The Kalam Cosmological Argument is well known: if the cosmos had no beginning, it would not require a creator. Yay, for the atheist! But then, the cosmos would be infinitely old; and, so, it would be impossible for finite events (such as all those that constitute reality insofar as we can apprehend it) to complete the infinite traversal from the infinitely distant past to any moment whatever of the cosmogonic timeline. Zeno would be pleased. There could then be no present moment, for no such present moment could ever yet have happened. Nothing whatsoever could then ever happen. But, tace Zeno, there is always a present moment, events do transpire, ergo etc. The infinity of the past is refuted by the reality of any present event (or any past event, for that matter). The cosmos is therefore temporally finite, had a beginning, so stands in need of an extracosmic cause, and so forth: God, QED.
But there is also an analogous Kalam Ontological Argument. Ontological arguments proceed from a priori premises, that do not at all depend upon a posteriori observation, such as your indisputable observation of this present moment of your experience. They work whether or not there is anything out there to be observed, or anyone to observe it.
The Kalam Ontological Argument is really quite simple. It is founded upon Gödel’s Incompleteness Theorems, which we have often here discussed. The basic notion (noticed by JR Lucas) is that, the world being intelligible, it must be ordered according to some logical calculus – or, as we usually call such things, some system of natural law. But, as Lucas points out, Gödel has proved that no such calculus can be both consistent (so that it can express no contradictions) and complete (so that it is capable of demonstrating all the true propositions that it is capable of expressing consistently). The complete demonstration then of all the true propositions that a given logical calculus L is capable of expressing without contradiction depends upon the invocation of a more expansive logical calculus, M, that includes L as a subsidiary. The same goes for M: it depends for its complete demonstration upon some N. So likewise for N, etc., ad infinitum.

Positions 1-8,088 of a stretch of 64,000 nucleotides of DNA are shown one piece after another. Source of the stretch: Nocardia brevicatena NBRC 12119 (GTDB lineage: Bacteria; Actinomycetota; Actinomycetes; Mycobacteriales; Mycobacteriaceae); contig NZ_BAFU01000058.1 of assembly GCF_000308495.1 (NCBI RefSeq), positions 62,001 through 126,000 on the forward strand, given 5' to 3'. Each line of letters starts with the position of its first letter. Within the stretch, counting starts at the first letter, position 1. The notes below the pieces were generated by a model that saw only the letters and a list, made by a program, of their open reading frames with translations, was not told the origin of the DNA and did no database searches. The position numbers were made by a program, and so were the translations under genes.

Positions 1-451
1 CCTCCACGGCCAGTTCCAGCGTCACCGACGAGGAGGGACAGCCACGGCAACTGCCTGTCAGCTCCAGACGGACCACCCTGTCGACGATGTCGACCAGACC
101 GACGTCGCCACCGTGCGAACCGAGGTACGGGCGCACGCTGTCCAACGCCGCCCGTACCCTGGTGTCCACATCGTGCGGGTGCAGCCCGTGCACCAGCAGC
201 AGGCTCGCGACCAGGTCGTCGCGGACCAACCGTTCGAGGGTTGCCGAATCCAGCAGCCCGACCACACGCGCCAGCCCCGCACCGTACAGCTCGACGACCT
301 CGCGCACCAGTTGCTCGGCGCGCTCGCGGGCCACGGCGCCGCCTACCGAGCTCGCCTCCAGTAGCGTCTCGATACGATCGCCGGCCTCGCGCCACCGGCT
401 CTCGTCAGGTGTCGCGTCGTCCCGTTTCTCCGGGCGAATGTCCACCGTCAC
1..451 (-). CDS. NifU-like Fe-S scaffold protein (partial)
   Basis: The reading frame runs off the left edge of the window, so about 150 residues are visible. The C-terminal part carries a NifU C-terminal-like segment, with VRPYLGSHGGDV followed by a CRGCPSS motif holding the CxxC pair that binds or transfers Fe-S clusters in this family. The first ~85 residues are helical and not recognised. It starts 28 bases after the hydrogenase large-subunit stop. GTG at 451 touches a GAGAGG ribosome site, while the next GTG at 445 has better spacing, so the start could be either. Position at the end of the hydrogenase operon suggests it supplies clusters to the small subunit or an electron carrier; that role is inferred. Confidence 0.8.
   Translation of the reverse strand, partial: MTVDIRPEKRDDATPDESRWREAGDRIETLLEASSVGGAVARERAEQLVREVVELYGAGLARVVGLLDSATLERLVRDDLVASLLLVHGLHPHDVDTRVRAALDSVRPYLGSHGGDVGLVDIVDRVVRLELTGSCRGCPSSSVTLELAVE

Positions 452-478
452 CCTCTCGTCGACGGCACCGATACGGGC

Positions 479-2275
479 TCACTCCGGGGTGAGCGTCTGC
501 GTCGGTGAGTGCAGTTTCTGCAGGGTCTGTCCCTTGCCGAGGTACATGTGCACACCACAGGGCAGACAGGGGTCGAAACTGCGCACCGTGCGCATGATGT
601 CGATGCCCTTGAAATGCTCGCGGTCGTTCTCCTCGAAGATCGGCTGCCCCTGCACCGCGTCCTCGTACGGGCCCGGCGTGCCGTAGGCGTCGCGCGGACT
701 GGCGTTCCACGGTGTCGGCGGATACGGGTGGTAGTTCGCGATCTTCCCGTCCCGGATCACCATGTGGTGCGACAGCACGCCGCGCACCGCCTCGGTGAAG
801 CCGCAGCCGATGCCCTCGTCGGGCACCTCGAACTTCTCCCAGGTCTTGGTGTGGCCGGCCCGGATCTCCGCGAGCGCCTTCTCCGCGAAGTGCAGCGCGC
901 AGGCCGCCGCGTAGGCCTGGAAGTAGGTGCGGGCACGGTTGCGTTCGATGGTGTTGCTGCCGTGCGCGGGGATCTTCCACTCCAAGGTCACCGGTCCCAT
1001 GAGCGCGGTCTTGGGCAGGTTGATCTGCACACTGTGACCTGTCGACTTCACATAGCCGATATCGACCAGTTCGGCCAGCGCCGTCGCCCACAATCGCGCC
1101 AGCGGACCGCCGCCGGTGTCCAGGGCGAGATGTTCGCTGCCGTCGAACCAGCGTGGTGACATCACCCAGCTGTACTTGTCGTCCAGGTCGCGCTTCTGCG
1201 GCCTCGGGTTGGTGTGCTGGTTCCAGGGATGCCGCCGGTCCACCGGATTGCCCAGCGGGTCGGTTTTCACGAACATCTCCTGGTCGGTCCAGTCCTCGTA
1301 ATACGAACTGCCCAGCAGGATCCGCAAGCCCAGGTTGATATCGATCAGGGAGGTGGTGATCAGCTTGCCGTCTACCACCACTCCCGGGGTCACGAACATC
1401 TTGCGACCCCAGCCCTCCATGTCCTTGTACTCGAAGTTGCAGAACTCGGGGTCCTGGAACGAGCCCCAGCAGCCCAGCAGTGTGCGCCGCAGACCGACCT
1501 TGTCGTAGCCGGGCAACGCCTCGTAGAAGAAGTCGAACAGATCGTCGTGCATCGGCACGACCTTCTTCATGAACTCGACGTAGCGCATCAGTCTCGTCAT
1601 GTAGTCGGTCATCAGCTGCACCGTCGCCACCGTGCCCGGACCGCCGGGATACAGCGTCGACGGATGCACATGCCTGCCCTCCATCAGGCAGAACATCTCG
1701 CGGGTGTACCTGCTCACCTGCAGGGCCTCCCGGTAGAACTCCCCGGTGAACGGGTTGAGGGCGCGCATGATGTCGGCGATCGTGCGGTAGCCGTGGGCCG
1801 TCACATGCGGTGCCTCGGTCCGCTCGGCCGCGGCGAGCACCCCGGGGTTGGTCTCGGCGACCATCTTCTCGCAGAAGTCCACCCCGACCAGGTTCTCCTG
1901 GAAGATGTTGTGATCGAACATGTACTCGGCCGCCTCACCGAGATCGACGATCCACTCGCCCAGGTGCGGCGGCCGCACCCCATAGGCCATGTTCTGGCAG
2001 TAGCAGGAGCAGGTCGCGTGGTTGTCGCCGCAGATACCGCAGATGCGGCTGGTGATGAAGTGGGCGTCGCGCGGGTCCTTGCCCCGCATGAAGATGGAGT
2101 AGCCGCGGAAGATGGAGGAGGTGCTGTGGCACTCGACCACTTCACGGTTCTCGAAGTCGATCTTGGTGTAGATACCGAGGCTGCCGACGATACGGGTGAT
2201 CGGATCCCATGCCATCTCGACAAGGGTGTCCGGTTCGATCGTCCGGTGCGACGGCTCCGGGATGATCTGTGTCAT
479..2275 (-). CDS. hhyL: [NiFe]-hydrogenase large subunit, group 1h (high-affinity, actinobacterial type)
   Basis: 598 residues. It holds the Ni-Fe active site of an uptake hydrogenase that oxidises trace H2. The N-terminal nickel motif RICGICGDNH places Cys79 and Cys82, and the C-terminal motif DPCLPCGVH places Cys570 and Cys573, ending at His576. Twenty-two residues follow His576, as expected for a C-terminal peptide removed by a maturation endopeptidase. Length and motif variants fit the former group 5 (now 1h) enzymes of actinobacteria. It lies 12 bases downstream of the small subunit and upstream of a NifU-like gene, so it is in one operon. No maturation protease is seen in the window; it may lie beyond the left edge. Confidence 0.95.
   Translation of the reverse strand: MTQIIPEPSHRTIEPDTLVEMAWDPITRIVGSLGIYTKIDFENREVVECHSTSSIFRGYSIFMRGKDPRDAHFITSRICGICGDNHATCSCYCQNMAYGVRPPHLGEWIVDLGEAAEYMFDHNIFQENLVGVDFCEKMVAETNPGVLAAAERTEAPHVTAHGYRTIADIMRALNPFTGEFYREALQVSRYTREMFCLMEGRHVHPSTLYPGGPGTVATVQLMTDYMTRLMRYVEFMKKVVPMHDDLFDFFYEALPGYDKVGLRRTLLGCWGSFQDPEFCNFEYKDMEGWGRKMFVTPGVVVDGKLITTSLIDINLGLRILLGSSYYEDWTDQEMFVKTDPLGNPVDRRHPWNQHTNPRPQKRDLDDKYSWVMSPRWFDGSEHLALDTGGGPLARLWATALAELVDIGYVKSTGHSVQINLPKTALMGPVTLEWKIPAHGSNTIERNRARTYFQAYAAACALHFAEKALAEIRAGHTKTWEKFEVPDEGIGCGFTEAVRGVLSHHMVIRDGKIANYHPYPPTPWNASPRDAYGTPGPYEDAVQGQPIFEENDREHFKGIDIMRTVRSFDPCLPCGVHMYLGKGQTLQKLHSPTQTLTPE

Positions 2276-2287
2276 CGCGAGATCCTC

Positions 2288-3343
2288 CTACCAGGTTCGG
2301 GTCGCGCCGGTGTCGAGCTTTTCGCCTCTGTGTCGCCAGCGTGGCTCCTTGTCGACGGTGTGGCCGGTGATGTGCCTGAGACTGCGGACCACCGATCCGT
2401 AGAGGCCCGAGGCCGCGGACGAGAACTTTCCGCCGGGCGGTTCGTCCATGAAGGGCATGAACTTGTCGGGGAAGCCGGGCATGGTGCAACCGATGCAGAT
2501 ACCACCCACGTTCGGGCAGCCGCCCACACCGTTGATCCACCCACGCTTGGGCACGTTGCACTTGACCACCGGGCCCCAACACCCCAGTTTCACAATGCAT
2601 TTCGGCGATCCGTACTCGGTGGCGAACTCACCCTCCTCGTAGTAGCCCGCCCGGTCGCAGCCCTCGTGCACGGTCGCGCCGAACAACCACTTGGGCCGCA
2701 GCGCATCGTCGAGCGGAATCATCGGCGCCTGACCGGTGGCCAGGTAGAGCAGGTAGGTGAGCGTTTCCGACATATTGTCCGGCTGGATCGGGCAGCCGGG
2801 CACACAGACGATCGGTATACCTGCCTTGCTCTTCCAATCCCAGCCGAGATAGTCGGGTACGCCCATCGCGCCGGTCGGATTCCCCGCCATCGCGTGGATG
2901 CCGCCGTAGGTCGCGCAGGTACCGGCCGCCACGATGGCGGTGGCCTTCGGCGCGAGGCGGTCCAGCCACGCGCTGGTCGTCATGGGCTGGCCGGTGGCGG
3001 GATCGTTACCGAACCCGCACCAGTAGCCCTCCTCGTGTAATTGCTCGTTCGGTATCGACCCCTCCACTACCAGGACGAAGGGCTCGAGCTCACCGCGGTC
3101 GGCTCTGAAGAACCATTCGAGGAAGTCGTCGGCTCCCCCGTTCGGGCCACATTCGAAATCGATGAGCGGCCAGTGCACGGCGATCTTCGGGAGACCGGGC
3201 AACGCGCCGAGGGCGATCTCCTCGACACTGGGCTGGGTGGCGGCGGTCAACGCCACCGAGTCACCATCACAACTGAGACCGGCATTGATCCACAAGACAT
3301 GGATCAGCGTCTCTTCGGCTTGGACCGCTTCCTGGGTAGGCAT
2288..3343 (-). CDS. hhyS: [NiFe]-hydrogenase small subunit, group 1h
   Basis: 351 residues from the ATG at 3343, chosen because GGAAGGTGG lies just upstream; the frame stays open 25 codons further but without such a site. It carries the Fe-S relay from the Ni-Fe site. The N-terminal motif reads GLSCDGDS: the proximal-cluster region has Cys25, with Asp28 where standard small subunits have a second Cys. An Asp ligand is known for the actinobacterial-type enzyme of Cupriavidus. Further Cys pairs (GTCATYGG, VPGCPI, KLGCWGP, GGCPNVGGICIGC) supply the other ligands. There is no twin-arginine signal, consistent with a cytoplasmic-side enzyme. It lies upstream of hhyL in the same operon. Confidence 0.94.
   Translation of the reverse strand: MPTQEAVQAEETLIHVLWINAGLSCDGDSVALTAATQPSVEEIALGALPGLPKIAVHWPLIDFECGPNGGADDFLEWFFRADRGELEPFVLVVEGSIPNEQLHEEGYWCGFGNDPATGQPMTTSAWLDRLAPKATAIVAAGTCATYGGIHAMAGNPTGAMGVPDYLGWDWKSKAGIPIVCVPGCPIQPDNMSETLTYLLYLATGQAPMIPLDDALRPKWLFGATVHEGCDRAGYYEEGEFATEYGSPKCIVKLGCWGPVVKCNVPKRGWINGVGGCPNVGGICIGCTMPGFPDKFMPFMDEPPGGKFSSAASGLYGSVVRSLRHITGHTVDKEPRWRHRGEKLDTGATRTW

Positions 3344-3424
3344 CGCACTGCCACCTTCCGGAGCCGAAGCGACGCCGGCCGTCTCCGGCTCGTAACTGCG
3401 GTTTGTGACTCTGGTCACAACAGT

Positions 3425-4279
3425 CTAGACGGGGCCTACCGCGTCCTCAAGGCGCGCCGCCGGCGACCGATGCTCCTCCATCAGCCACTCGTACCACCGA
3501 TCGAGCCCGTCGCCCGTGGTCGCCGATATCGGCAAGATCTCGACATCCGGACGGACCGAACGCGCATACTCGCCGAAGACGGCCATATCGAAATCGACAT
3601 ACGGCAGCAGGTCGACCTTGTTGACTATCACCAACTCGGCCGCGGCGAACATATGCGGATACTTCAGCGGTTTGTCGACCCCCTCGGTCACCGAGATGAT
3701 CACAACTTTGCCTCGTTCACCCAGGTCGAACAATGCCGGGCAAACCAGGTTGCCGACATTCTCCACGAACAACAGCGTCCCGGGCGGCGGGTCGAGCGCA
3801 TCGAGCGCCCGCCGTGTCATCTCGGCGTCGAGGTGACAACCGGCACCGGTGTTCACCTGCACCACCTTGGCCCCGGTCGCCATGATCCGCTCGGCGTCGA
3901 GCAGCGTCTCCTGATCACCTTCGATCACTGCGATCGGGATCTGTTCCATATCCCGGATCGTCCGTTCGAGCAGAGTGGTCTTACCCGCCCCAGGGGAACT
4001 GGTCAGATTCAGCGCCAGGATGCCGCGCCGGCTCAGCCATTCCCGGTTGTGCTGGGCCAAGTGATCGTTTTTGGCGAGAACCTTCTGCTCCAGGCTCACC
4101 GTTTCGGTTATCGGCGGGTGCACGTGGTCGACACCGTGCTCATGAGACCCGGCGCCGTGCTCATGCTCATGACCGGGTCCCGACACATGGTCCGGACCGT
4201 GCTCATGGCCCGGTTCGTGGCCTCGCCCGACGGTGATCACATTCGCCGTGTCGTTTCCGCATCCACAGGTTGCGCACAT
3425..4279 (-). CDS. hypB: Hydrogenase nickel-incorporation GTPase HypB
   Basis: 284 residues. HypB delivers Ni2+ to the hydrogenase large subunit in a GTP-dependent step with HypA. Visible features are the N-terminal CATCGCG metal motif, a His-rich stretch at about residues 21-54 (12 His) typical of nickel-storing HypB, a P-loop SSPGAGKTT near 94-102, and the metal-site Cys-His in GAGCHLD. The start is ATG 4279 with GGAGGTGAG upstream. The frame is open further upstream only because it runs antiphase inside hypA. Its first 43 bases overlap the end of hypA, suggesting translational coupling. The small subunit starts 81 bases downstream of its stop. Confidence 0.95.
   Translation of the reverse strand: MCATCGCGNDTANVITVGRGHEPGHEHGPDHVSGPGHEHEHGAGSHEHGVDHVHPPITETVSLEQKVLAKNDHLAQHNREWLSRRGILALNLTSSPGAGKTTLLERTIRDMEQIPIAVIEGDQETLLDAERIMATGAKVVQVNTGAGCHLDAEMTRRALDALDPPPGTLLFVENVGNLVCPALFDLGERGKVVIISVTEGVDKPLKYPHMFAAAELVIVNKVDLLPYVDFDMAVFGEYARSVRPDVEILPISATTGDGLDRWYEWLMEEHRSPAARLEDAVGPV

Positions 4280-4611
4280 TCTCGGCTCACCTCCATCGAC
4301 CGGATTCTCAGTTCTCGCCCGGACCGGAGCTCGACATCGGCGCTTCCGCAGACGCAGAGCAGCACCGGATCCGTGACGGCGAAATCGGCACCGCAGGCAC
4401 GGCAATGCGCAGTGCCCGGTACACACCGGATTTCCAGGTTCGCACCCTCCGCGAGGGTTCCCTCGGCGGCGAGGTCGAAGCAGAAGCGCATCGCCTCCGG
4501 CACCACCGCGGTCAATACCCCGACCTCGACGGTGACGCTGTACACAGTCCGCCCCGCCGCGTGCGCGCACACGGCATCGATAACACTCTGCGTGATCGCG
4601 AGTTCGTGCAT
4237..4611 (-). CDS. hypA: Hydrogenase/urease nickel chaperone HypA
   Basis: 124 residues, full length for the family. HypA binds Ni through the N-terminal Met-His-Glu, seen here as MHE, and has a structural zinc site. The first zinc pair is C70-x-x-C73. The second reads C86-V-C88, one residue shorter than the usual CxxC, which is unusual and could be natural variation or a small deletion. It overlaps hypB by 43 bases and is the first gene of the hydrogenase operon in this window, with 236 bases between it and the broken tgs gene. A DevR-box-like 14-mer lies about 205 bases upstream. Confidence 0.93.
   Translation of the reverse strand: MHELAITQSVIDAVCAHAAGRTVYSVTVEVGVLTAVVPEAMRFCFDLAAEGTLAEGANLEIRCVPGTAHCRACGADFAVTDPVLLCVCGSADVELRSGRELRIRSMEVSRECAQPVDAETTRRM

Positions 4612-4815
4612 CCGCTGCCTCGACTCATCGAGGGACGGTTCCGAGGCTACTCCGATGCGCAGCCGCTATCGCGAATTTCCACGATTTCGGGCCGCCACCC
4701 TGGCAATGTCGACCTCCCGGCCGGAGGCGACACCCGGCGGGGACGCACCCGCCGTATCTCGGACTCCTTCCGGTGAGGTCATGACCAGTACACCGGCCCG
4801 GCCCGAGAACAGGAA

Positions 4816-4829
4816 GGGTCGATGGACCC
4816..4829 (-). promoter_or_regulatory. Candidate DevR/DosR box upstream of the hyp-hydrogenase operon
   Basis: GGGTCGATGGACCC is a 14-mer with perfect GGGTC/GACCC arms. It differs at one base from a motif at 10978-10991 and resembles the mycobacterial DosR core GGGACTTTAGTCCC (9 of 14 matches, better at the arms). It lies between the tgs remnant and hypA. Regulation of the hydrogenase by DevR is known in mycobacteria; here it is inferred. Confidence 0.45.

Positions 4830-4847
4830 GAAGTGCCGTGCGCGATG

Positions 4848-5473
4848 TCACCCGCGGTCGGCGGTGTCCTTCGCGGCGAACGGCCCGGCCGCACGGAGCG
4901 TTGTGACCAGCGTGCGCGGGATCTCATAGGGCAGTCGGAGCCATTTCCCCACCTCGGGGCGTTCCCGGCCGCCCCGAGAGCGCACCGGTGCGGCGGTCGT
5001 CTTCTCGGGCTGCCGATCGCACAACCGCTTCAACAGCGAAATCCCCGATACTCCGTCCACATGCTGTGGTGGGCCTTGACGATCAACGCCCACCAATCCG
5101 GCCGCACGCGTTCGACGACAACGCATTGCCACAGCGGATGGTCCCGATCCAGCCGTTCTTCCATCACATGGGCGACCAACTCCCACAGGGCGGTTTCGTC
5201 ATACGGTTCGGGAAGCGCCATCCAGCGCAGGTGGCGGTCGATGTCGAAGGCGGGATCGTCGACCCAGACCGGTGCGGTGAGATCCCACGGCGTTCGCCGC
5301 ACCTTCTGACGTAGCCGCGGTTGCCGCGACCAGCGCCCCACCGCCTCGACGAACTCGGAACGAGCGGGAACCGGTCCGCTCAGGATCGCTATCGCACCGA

What we find is that the complete demonstration of all the obvious truths of *any* logical calculus hangs upon *an infinite stack of superordinate and ever more comprehensive logical calculi.*
We are here faced with an infinity of priorities not dissimilar to those we encountered with the Kalam Cosmological Argument. To demonstrate the manifold and manifest truths of any particular logical calculus – which is just to say, the truths of any particular actual world, such as our own (so as to obtain such a world in the first place: no truths about the world ↔ no world) – we cannot but recur to an infinite stack of logical calculi.
The problem though is that no finite intelligence is at all competent to plumb or fathom, or therefore to invoke, an infinite stack of truths. Nothing less than an infinite intelligence could be competent thereto. Then for any mind to make sense of anything, an infinite mind must first have made sense of everything. So, no infinite intelligence, then no lesser intelligences; but then, no intellection whatever; and so, no worlds, at all; for, a world is among other things a system of mutual intellections.
There are in fact worlds, or at least there is one such that we know of, certainly. So there are mutual intellections; so then must there be an infinite intellection. QED.
That we can even begin to explain anything whatsoever entails God.